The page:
For the most part, we will want to place the majority of our Style Rules on an External Style Sheet.  This will allow us to reuse the styles as many times as we would like simply by linking the External Style Sheet to other web pages.  It also means we only have to create the Styles one time!

An External Style Sheet is a separate page (file) which is then linked to the web page.  Therefore, the styles are External to, or outside of, the Web Page.


How to Create an External Style Sheet

Step 4 of the Expression Web 4 Getting Started Checklist shows you how to set up an External Style Sheet within Expression Web.  Or, if using notepad, simply create a text file, then save it as a .css file simply by changing the extension.

The External Style Sheet is basically a Text File that is Saved As a .css file.

We must Link the External Style Sheet to the Web Page(s) in order for the External Styles to be applied as specified.  We place the following link in the <head> section of the page, right below the title tag......

<title>The Title</title>

<link href="main.css" rel="stylesheet" type="text/css" >


Take a quick look at an External Style Sheet.



Want to Learn more about using CSS?  Maybe even master the topic? Take a look at my Tutorials on DVDs for Beginners and my Online Class for Beginners.  Both products will teach you more than you ever expected to learn. Better than any other training or tutorials available anywhere.  And you won't find my products sold any where else.... I sell all my products from this web site.

View all products for Beginners.


How do these different styles "CASCADE"?

First, what on earth do we mean by 'Cascade'?

When more than one Style targets the same HTML Element or Portion of an HTML Element, with the same properties declared, but with different values, the CASCADE in CSS is used to determine which style will win in the end and be applied.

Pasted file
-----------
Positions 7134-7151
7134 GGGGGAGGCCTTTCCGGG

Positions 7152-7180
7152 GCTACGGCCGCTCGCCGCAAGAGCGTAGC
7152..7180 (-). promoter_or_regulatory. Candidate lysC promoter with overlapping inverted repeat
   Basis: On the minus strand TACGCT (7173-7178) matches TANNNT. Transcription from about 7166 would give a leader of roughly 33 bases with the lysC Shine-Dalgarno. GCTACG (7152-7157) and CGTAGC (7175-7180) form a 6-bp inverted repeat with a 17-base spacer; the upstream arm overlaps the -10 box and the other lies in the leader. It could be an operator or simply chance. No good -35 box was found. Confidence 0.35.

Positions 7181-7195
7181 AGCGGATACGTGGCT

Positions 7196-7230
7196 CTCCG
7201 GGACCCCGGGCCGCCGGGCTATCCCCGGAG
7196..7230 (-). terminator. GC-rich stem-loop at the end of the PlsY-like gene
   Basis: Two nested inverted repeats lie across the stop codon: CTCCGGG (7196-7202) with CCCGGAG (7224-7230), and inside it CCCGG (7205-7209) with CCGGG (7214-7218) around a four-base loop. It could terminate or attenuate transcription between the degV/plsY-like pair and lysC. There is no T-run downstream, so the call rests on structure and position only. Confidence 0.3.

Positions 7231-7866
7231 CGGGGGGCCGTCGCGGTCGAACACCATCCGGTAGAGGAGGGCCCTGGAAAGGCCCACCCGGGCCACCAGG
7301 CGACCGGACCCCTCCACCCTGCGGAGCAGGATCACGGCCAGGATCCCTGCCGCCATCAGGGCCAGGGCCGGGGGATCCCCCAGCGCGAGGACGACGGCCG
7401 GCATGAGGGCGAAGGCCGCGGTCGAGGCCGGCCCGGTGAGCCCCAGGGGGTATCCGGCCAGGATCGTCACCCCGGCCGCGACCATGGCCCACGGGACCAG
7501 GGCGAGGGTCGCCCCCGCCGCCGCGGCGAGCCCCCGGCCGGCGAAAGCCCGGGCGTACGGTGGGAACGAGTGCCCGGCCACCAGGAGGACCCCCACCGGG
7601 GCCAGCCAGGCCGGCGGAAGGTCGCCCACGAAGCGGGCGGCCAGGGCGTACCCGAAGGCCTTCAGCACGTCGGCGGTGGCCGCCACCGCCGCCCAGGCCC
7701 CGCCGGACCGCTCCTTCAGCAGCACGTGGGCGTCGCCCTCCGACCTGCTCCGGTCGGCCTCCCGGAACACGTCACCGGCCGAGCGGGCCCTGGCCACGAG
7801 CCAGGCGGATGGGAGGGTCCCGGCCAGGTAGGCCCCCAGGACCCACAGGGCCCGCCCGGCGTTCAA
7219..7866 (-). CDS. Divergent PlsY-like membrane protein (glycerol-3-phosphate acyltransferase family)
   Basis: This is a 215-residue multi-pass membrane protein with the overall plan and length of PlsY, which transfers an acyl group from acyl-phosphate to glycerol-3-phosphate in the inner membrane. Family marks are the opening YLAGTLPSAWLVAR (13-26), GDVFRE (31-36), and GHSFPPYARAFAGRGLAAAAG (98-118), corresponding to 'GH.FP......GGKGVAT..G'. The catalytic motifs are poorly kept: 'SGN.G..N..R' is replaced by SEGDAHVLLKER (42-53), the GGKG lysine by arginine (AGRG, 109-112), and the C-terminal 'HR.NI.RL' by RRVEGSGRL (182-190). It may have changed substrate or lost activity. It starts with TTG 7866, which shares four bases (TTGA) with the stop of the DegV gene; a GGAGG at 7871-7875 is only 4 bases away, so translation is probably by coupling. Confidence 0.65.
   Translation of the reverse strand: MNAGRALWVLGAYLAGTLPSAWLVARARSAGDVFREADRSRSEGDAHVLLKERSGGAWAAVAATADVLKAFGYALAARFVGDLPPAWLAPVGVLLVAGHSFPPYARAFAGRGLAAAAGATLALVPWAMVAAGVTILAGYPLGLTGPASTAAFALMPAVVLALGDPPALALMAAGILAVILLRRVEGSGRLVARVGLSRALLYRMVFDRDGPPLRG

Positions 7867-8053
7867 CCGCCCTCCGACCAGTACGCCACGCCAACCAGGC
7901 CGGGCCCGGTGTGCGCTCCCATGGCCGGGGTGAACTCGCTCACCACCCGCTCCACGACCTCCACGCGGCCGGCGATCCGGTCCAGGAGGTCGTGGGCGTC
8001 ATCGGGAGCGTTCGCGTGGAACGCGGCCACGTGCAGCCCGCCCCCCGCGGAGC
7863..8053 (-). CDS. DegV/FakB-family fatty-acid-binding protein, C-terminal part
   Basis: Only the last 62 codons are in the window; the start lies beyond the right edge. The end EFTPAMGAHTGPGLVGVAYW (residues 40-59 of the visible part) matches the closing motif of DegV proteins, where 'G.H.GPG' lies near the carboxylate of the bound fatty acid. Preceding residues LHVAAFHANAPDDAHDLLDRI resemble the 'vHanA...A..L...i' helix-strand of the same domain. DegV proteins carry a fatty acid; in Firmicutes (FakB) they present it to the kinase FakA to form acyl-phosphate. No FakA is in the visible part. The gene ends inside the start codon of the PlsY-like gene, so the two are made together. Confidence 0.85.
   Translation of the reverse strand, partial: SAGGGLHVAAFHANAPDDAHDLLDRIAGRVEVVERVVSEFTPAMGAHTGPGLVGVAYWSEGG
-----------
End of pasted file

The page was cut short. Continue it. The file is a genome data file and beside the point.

In other words, when there are conflicting styles only one can be applied.  Technically speaking, the browser must decide which style to apply.  The Cascade is a mechanism used by the browser to make this decision.  When looking at the entire cascade of 'things', things get very invovled.  I suggest you read over the W3C Recommendations (Standards).   This link takes you to the CSS 2.1 Specs, "Cascading Order".

Here I am simplfing things and keeping the focus on Types of Styles and the Cascade.  So here we go...

How it works

Question 1:  If I created the following Styles, which one will be applied in the end?

1. an External Style:  p {color: orange;}

 2. an Internal Style:   p {color: puprle;}


Answer:  The Style to be applied is the Internal Style, number 2. Yes, we'd end up with purple paragraph text.

Why:   As a General Rule of Thumb, the closest Style to the HTML Element styled is the Style that will be applied.

Therefore, in Question 1, the Internal Style is closer to elements being styled as compared to the External Style.  The External Style is on a completely separate file that is linked to the html web page.  So it is further away.


What if I added a Third Option:

3. an inline Style      <p style=color: "black;>This is a paragraph.</p>

Now which Style would be applied?  The External Style is out.  So, will it be the Internal or Inline Style that gets applied?

Ask yourself, which Style is closest to the element. 

Right, the Inline Style will be applied. 


Let me elaborate on this example so you can see the beauty of the Cascade......

If just that one paragraph has an inline style making the paragraph text black,  then the remaining paragraphs on that page only will end up with purple text from the Internal Style.  We can also assume all other pages in the site will have orange text due to the External Style Sheet being attached to all pages (and are not overriden by any Internal or Inline Styles).

Where to Next?